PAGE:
New Dashboard Confessional Track Looks to the Future Without Disregarding the Hurt of the Past

With just three weeks to go until the latest Dashboard Confessional LP hits airwaves, streaming services, and our lives, it’s only fair we give one of it’s singles the emotional, pertinent dissection and buzz-worthy attention it deserves.

Dashboard Confessional has been an emotional true north for me since The Swiss Army Romance in 2000. When Chris Carrabba’s debut came out, it helped me put names and images to the big emotions I was starting to feel, but not yet recognize. I remember driving while “Saints & Sinners” off of The Places We Have Come to Fear the Most and feeling like I had a gentle friend in the passenger seat – one of the most powerful accomplishments music can achieve. Their style evolved and expanded over the course of two decades, but one thing never changed: Carrabba’s sincerity. Though that was occasionally the target of ire, his vulnerability was what created a life-long fan base, and because of that, he was able to release a hopeful song about coming out of quarantine that doesn’t sound cloying or like false positivity. “Here’s To Moving On,” from the forthcoming All the Truth That I Can Tell feels like a step in the right direction.

Usually a Dashboard Confessional song feels like it is holding my hand through whatever I’m going through, and this is no exception. The melancholy phrasing and acoustic guitar seem to underscore the feeling of crossing the threshold of a front door for the first time in years, and after teaching on Zoom for a year-and-a-half, the tentativeness…. Well, it makes me feel less alone, and I have felt alone in new ways that were bigger than I could name. With opening lyrics like these, it’s universal: “I feel like I find something new to remind me of you all the time; a picture, a hair band, a song, or this cork from this bottle of wine / The click of the thermostat kicking off just when it’s getting to warm, the drop in the pressure, the smell in the air when it’s starting to storm / And I hate to admit its true, but I like that it hurts when I do.”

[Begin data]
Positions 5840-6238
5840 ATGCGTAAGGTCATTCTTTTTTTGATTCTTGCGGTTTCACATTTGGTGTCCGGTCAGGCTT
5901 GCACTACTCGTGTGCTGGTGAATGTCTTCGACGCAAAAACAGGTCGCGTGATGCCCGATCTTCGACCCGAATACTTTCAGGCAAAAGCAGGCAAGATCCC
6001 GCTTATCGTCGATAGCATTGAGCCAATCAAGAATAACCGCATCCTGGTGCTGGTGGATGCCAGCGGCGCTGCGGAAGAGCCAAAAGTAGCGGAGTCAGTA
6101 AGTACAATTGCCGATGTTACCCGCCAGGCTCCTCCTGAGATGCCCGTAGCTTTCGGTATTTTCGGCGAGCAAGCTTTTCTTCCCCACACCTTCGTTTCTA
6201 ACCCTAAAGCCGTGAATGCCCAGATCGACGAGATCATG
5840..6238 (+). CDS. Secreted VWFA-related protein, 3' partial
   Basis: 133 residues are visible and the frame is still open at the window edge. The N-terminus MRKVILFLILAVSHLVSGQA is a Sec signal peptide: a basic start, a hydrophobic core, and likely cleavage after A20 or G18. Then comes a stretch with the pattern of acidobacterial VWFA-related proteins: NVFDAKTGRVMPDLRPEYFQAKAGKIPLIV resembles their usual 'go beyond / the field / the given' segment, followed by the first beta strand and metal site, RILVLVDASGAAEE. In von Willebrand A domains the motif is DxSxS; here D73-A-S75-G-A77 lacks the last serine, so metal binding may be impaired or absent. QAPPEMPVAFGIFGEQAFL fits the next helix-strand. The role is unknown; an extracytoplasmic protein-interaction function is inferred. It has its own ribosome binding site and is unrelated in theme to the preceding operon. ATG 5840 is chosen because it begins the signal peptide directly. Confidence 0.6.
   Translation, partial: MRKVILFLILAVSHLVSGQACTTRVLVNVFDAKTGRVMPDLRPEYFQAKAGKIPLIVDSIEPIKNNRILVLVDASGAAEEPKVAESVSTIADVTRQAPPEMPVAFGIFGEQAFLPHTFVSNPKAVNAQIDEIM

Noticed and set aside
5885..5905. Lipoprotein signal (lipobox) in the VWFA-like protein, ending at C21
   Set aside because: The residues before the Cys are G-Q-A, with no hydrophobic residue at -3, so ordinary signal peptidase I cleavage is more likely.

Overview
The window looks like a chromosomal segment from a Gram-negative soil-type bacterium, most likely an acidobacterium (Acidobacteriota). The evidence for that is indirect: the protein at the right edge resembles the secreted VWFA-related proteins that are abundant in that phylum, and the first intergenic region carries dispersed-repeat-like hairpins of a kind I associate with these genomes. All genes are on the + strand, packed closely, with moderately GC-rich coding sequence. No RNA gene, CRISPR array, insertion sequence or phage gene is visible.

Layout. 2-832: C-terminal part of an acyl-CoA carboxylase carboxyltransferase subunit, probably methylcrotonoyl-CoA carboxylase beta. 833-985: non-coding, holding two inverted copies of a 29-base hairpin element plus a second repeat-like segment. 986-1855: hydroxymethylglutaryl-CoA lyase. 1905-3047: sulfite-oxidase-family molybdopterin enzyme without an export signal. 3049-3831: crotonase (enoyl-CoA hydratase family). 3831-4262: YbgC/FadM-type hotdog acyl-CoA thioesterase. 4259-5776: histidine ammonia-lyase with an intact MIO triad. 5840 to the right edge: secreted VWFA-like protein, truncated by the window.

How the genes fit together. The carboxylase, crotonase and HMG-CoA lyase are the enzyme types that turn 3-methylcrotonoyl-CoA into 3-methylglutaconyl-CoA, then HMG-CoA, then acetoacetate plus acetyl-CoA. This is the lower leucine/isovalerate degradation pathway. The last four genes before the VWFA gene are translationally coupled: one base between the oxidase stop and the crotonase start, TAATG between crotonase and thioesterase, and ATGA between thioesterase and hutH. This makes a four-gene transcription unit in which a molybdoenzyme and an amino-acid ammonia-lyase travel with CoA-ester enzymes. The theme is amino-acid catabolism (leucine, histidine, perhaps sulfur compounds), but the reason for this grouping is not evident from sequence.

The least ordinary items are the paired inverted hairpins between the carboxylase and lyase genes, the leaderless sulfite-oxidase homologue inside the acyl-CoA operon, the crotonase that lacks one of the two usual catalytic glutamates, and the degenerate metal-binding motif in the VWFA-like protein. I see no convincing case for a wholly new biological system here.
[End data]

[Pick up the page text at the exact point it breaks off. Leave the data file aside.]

That said, it’s hard to listen to this band and not remember the context of Carrabba’s quarantine experience. In June of 2020, he had a devastating motorcycle accident that threatened paralysis at first; eventually, he would undergo several reconstructive surgeries on his badly broken and dislocated shoulders. But while the world was isolated at home, he was isolated in a hospital during the midst of a health crisis. The universal specificity of the items he lists at the beginning of the song could apply to anyone, it’s beautiful to think of how admitting that sometimes, missing someone or something is normal and grounding – two things he didn’t have the luxury of being for a long time. 

It does something else that is really powerful right now: it admits that sometimes the pain of missing our “normal” lives actually feels good. I’ve felt several times the pang of missing my family or friends, and instead of turning away from the pain, I’ve pressed on it like a bruise. It has felt like if I’m in pain, maybe the people I love aren’t so far away. If hearing James Taylor or Bob Seger hurts because it reminds me of people and moments in my life, I’ve been known to turn the songs up, not off. I have liked the hurt. I’ve had to – I think we all have. But like most Dashboard Confessional songs, especially in the last five or six years, Carrabba doesn’t stay in the pain: he acknowledges that it’s a part of moving on, and, importantly, a part of hope.